The Biological Foundations of Gestures: Motor and Semiotic Aspects

By Jean-Luc Nespoulous; Paul Perron et al. | Go to book overview

Introduction

Jean-Luc Nespoulous Paul Perron André Roch Lecours

The present volume is the outcome of a symposium on Gestures, Cultures and Communication, held in May 1982 at Victoria College, University of Toronto. This conference, one of a series of five colloquia which took place during the Third International Summer Institute for Semiotic and Structural Studies, was organized by the Toronto Semiotic Circle. It grew out of an earlier meeting, held in 1980, during the first International Summer Institute, on the Neurological Basis of Signs in Communication Processes, whose proceedings were published in 1981 by the Toronto Semiotic Circle.

The purpose of the 1982 conference was to explore the biological basis of gestures by bringing together investigators working mainly in the fields of anthropology, neurophysiology, neuropsychology and psycholinguistics. A range of important studies on gestural activity was presented in an attempt to deduce from behavioral observations, fundamental issues on the cerebral organization underlying those behaviors. After the symposium, it became apparent that it would be fruitful to investigate and develop further several topics which had been discussed in detail by the participants. Thus, this volume includes revisions of six of the delivered papers prepared by the main speakers as well as three chapters written by the respondants after the conference. Retaining a biological perspective, the editors also invited six other contributors to submit chapters on gestures in areas which only had been touched upon during the meeting.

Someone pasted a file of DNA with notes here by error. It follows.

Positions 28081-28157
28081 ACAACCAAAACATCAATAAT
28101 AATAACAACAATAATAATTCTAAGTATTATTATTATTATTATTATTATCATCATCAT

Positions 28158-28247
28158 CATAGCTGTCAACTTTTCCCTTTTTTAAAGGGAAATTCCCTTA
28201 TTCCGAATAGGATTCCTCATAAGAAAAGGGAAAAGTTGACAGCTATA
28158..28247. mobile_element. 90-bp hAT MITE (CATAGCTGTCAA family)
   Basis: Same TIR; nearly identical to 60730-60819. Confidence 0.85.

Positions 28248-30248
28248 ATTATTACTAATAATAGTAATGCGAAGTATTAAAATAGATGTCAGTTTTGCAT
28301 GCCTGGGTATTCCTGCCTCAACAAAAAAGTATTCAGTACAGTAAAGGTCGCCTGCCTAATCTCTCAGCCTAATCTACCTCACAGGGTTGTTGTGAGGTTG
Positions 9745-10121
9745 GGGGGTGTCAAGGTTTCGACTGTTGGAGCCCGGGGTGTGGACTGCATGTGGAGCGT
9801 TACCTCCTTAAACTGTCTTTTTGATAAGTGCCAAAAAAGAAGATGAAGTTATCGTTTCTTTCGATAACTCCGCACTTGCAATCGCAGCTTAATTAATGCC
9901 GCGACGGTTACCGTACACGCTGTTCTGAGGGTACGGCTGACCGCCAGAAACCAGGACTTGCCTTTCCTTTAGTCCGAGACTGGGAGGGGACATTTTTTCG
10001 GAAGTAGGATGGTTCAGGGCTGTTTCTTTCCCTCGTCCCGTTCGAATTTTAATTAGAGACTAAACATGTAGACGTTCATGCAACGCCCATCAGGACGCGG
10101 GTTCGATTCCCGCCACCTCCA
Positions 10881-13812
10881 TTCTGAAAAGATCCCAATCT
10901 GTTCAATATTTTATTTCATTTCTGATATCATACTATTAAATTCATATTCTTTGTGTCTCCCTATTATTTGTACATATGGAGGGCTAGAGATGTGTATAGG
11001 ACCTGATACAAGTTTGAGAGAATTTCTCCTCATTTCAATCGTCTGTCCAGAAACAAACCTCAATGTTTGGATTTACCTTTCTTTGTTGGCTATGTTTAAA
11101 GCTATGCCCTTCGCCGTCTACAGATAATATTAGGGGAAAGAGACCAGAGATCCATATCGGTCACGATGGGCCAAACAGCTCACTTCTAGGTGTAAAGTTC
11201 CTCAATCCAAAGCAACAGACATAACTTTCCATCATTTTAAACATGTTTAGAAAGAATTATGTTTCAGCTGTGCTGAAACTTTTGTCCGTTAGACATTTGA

I. Gestural behavior: Definition

Whereas consensus is often reached as to what could be labeled verbal behavior (its definition, its basic components, its boundaries), this is hardly the case for

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